Naguib Mahfouz Naguib Mahfouz Short Fiction Analysis

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Naguib Mahfouz Short Fiction Analysis

(Literary Essentials: Short Fiction Masterpieces)

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In his fiction, Naguib Mahfouz has assumed the role of chronicler and conscience of Egypt in the twentieth century. Since, however, many of his works examine issues that are common to all humanity, they are timeless and of universal interest. Mahfouz’s works have consistently expressed his interest in the role of women in society. His fiction suggests that he has generally been supportive of women exerting their personal choice. Even women who become prostitutes are viewed with equanimity and understanding, if not admiration.

Mahfouz is perhaps the best-known Arab fiction writer in the Anglophone world. Over a period of half a century he has given voice to the hopes and frustrations of his nation. Through his fiction, Egyptian and Arab-Islamic cultural heritage has become accessible to Westerners. His works illustrate the position of women in his culture, and clarify the changes and disruptions that Western ideas and culture have brought to individuals and society as a whole in Egypt.

Hams al-junn

Mahfouz is said to have published his first short story in an obscure Cairo journal, Al-Siyasa, in July, 1932. This was followed by a regular production in several Egyptian journals, both literary and popular. These early stories number approximately eighty, of which over twenty have been republished in a collection entitled Hams al-junn. They frequently present situations in which sadness results from faults of character and immorality or from ill fortune. The situations are often domestic and the problems prosaic, such as marital infidelity or a family’s descent into poverty through unemployment or the death of the wage earner.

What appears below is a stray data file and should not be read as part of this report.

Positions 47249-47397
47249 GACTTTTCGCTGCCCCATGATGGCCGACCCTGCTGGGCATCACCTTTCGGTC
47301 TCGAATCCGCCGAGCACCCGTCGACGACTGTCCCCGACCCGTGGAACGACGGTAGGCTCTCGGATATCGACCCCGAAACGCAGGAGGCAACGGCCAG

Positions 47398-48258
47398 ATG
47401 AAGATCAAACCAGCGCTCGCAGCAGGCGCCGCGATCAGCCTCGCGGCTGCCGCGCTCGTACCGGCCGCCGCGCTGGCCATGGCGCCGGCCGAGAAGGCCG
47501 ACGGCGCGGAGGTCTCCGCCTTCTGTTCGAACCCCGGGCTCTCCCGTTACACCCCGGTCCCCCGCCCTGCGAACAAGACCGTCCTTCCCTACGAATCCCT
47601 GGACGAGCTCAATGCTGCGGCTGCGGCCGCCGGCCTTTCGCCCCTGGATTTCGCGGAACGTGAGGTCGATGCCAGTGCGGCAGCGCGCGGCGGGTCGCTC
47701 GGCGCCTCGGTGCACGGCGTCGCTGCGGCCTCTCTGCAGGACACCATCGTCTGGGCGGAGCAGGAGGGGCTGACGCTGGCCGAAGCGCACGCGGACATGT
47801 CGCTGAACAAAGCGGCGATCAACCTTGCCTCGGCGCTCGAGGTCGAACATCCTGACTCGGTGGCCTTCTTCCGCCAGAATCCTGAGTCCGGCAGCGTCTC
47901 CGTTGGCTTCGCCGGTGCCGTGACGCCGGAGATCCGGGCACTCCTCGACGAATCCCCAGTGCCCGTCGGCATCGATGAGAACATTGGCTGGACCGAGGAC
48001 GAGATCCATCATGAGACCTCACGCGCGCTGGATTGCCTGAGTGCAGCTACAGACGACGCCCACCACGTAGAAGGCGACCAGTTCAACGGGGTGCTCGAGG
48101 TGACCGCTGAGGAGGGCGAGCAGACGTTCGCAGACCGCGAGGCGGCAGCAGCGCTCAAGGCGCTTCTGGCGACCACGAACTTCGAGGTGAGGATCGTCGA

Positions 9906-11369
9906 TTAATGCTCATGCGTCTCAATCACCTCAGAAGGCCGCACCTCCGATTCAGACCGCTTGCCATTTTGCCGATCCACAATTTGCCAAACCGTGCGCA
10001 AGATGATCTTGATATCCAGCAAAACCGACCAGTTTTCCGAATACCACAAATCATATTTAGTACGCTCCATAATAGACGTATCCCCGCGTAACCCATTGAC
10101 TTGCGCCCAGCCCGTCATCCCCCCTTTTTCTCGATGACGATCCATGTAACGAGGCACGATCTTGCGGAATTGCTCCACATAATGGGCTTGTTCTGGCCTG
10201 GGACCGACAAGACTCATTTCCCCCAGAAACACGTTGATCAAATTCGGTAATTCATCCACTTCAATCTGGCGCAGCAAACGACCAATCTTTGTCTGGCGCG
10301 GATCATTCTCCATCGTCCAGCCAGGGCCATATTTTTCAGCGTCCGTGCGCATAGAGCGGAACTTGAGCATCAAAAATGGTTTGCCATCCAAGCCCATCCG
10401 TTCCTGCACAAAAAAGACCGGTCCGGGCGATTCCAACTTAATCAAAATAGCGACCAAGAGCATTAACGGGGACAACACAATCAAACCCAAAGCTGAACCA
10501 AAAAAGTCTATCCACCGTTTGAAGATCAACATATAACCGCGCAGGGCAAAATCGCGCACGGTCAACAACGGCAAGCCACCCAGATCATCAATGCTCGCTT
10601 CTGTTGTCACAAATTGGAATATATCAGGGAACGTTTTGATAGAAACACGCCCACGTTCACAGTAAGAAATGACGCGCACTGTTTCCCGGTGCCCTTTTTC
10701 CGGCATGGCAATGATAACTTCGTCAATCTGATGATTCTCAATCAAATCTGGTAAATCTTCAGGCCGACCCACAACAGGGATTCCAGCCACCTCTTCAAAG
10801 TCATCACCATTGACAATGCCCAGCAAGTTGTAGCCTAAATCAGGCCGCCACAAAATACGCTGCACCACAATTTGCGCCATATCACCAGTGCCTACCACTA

These stories are generally didactic and sentimental and reflect the influence of the works of the then hugely popular Sheikh Mustafa Lutfi al-Manfaluti; this author’s genius for archaic, sonorous, and rhythmic prose Mahfouz was, however, unable to match. Other early stories present flat and static character sketches of the lives and personalities of curious characters; these are reminiscent of the fiction of Mahmud Taymur, a prominent Egyptian writer who was himself a devotee of Guy de Maupassant. Often with characters and situations that are unconvincing and lack development, these works nevertheless suggest the pessimism and high seriousness that have characterized Mahfouz’s literary production.

“God’s World”

The short stories of the late 1930’s and 1940’s, like the novels, still largely concern themselves with the issues and dilemmas that affect the poor, the bureaucracy, and the petit bourgeois. They emphasize the negative aspects of Egypt’s class structure and demonstrate how the struggle for survival and advancement entails loss of mortality and personal happiness. They suggest a general compassion for the underprivileged and a disapproval of the values of his compatriots who enjoy wealth and power.

The whimsical “Duny Allh” (“God’s World”), in the collection Duny Allh, and available in various English translations, centers sympathetically on an aging man, an impoverished messenger in a department of the bureaucracy, who, having stolen the salaries of his colleagues, absconds to Alexandria with a young woman. Though his idyllic vacation ends with her rejection of him and his capture by the police, the thief has no cause for regret since he has achieved one brief period of happiness in an otherwise dismal life.

Mahfouz’s writings of the 1950’s and 1960’s became increasingly complex in their structure and style and more political and obscure in their themes. As was the case with other Egyptian writers, such as Yusuf Idris, and Ihsan ‘Abd al-Quddus, his works now contained subtle expressions of discontent at the repressive nature of the rule of the country’s dictator, Gamal Abdel Nasser, who had led an army coup in 1952 that had overthrown the monarchy. While viewed as generally benevolent and reformist, the regime brooked no criticism from its citizenry, and brief jail...

(The entire section is 1,835 words.)